Monday, 20 July 2015

GROWING UP IN THE VILLAGE



For they that know what it’s like to break your fast with a cup of porridge and a piece of cold ugali number two, they might as well be in a better position to remember the duf- a -mpararo childhood game.
I was born in the rural areas, attended two primary schools, two secondary schools and now in the university-all in the rural areas. Yet, I am expected to speak properly refined Swahili and English just like a city-bred kid.
You never realize the impact that growing in the village may have on your life until later days probably in your teens or adulthood. As a child, you enjoy all the games of tree climbing and hare hunting with fellow lads, run away from school with other kids to see elephants and eat wild fruits and they are all fun and amazing adventures. You enjoy speaking your mother tongue in school and repeat it again even after being caned and you think it’s a good teacher-pupil game.
You attend a primary school where the teacher teach English and Swahili in your mother tongue yet the same teachers want you to speak in at least Swahili since English is perceived as quite difficult to learn in the village. The teachers ensure there is a monitor written “I AM STUPID” which should be hung on the neck of all the mother tongue speakers in addition to which their behinds are properly nursed by all the 15 teachers in that school with a donkey whip or a cedar cane if lucky. The roots of education are indeed bitter and unfortunately the fruits may also end up being bitter with such kind of knowledge administration.
If I say my name is Ririan, don’t keep asking “ati who?” yet you very well know that I mean Lilian only that my regional dialect and social background do not favor me. Yet it’s not my fault that my pronunciation is poor since that’s how even my English teacher said it and giggling and laughing at it should not be an alternative for any learned person.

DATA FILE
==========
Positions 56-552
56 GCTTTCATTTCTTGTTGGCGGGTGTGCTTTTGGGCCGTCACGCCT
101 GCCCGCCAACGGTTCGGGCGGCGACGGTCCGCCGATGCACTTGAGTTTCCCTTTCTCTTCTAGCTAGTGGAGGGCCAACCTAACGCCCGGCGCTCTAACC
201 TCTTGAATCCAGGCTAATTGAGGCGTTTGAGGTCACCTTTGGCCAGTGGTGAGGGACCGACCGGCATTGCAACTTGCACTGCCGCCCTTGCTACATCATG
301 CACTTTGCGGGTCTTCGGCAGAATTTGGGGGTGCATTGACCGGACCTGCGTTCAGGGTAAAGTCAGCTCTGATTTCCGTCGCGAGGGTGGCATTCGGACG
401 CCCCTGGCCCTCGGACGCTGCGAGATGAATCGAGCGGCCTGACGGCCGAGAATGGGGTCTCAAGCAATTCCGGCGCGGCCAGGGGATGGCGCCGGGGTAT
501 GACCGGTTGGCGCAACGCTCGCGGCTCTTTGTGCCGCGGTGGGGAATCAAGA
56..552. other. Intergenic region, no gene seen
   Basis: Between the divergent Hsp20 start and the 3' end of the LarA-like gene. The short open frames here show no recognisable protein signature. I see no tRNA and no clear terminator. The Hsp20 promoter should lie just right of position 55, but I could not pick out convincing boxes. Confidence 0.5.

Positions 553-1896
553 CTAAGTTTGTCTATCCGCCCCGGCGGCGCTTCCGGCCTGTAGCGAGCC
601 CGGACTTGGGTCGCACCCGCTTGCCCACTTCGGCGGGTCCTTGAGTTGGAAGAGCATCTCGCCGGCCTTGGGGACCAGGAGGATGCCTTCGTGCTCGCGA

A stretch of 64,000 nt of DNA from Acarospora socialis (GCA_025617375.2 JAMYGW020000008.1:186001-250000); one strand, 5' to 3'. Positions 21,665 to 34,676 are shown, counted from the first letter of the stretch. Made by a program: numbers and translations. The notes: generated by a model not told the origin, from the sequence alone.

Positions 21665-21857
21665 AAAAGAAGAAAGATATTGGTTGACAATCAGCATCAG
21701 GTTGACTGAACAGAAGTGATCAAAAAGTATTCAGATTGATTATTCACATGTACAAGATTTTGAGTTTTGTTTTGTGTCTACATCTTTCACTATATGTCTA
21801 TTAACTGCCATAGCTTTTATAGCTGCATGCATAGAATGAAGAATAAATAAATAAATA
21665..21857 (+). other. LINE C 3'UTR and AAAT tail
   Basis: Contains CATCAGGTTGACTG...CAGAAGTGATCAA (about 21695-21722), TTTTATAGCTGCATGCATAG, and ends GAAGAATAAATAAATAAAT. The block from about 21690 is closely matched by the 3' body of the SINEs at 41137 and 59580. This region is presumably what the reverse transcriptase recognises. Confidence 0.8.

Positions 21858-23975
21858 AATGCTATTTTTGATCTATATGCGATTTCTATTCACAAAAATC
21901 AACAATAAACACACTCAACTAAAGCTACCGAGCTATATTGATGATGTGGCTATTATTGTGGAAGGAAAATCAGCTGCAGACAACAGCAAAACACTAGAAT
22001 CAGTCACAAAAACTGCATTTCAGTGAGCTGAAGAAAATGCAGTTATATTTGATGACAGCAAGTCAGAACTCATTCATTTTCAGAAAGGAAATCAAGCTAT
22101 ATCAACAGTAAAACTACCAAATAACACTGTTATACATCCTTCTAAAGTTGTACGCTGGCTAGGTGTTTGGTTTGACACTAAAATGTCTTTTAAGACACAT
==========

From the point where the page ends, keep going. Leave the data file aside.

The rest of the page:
Putting on trousers as a lady and hugging the opposite sex is an abominable act and that is the culture I have subscribed to for the last 20+ years. Calling me a mshamba and gibbering about how old fashioned I am just because I do not subscribe to the university lifestyles can therefore not change an inch of me.
If I don’t know who Diamond or MJ is just because the only stars I have known in my life is Queen Jane and the likes of Wa kahalf and I have enjoyed their music since my childhood. Or how does knowing the number of pores on Rihanna’s skin benefit me? Why should I then change my music preference just to fit into certain groups? Everyone got right to entertainment and should not feel compelled to change their taste to be accommodated by others.
People have suffered from inferiority complex syndrome just because the city-bred fellows feel that they are more superior and have better contributions to the society than the washambas. The mockery people receive for mispronouncing words have made some feel shy of interacting with others and even speaking in public. It all makes you look like three idiots in one if you being the intellectual you are can burst into laughter just because someone speaks in a heavy mother tongue accent.
We do not choose where to be born and how or where to grow up and attend school. As such, our social background should never at any given time be used to measure our intellectuality and capabilities.

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